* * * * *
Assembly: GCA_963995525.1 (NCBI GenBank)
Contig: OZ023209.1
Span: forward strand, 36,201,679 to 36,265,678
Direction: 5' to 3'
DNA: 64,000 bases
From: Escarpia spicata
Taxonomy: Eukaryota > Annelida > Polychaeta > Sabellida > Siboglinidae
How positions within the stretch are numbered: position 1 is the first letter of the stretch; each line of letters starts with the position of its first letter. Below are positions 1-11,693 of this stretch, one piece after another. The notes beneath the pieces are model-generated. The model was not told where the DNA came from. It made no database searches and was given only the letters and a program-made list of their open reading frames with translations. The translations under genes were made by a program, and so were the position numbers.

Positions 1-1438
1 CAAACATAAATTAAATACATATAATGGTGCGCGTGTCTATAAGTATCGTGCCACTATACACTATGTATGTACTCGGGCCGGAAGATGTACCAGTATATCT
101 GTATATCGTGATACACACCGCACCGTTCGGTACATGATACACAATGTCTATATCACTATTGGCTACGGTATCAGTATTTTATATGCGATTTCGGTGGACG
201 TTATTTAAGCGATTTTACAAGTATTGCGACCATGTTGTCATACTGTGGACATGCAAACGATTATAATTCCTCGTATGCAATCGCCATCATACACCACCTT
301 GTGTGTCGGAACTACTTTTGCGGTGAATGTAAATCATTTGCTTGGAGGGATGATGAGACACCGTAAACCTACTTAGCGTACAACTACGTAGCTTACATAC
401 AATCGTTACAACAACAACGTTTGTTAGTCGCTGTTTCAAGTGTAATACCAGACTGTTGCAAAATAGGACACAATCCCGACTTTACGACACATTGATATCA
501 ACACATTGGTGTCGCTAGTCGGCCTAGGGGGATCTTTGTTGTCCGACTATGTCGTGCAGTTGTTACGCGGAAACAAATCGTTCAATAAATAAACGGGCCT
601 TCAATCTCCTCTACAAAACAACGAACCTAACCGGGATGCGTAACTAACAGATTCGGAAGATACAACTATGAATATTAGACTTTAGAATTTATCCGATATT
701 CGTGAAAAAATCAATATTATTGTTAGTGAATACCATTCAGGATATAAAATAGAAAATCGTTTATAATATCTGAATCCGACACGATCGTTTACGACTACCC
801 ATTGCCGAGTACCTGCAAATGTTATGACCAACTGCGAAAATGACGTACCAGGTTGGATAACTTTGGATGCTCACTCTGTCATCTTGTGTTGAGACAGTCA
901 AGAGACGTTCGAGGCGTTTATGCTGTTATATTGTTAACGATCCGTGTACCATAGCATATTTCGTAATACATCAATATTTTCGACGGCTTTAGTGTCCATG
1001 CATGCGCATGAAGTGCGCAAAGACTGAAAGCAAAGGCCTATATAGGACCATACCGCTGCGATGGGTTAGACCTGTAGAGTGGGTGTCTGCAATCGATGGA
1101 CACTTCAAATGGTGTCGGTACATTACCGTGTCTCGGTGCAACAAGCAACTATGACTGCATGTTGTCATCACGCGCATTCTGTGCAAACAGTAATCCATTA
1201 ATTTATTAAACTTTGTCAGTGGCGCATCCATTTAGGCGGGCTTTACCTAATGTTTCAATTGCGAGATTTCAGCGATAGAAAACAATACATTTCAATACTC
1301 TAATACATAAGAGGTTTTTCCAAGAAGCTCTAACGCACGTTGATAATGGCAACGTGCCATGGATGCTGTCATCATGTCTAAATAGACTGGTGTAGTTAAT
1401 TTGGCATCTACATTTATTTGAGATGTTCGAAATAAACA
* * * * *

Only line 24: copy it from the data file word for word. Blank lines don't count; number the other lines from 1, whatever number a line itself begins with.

1401 TTGGCATCTACATTTATTTGAGATGTTCGAAATAAACA